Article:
Magnificat gives us a line by line meditation on Saint Matthew's Gospel that I have found to be thought provoking and fruitful. In a sense it is like a directed form of lectio divina. Twenty-four different authors each take different sections of the gospel and provide commentary that often takes me in a direction I never considered before. If you are a regular subscriber to Magnificat as I am, then many of the authors will be familiar. What is less familiar though is the in-depth coverage of the Gospel. The Gospel and commentaries are divided up so that they cover every calendar day of the year.
Rather than try to describe it, I am going to excerpt below, one that grabbed my attention and has had me thinking about it ever since. This should give you a pretty good idea of the sort of eye-openingness I'm talking about.
Christ's Recognition of Us as His OwnMichele M. Schumacher
"Then [those on his left] will answer and say, 'Lord, when did we see you hungry or thirsty or a stranger or naked or ill or in prison, and not minister to your needs?'"(Mt 25:44)
It is not our vision that is called into question here: our willingness, or our capacity, to see Christ in "the least" of his brothers. After all, those who are judged righteous and invited to enter the kingdom did not recognize the Lord in his "least brothers" any more than did those judged unrighteous. Indeed, the question posed by the unrighteous in this verse is almost an echo of the questions posed by the righteous: "When did we see you hungry and feed you, or thirsty and give you drink? When did we see you a stranger and welcome you, or naked and clothe you? When did we see you in prison, and visit you?" (Mt 25:37-39). We might therefore conclude that the final judgment does not concern our recognition of Christ, especially as he is hidden in the persons of his "least brothers" (v. 40). It concerns, rather, Christ's recognition of us as those who attended (or not) to him.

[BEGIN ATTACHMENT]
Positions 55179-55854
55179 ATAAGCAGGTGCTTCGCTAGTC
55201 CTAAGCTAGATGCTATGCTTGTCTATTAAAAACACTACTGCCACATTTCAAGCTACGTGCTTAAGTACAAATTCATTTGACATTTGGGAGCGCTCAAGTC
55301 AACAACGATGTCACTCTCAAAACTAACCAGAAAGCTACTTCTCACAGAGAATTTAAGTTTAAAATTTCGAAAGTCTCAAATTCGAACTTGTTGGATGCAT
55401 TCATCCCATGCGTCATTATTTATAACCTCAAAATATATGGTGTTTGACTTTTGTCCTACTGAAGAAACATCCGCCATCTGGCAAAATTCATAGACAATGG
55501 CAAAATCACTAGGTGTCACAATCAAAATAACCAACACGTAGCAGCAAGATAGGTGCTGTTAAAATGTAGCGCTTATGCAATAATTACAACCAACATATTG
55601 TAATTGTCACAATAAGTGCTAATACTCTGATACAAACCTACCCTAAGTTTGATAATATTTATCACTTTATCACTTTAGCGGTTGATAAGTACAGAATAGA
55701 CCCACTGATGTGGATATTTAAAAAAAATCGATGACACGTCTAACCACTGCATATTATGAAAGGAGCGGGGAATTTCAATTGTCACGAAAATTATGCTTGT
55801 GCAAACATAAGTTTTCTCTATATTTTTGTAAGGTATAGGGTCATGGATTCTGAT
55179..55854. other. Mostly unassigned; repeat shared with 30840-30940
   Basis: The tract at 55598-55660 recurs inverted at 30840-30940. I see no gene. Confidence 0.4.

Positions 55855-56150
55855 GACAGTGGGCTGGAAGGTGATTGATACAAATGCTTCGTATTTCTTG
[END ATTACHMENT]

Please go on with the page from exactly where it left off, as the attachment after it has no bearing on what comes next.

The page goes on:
We are judged, in other words, according to whether or not the Lord recognizes us as having ministered to him in the "least ones" (v. 45) with whom he identifies. Perhaps more profoundly still, it concerns Christ's recognition of himself as serving in and through us. As such, it is a question of our having granted him the possibility of using us to minister to the "least" of his brothers and sisters. Christ does not merely judge us, therefore, for having served him (in others) or for having failed to serve him. He judges us most especially by allowing him (or not) to accomplish the Father's will in the very works of mercy that he has given us to do in his name.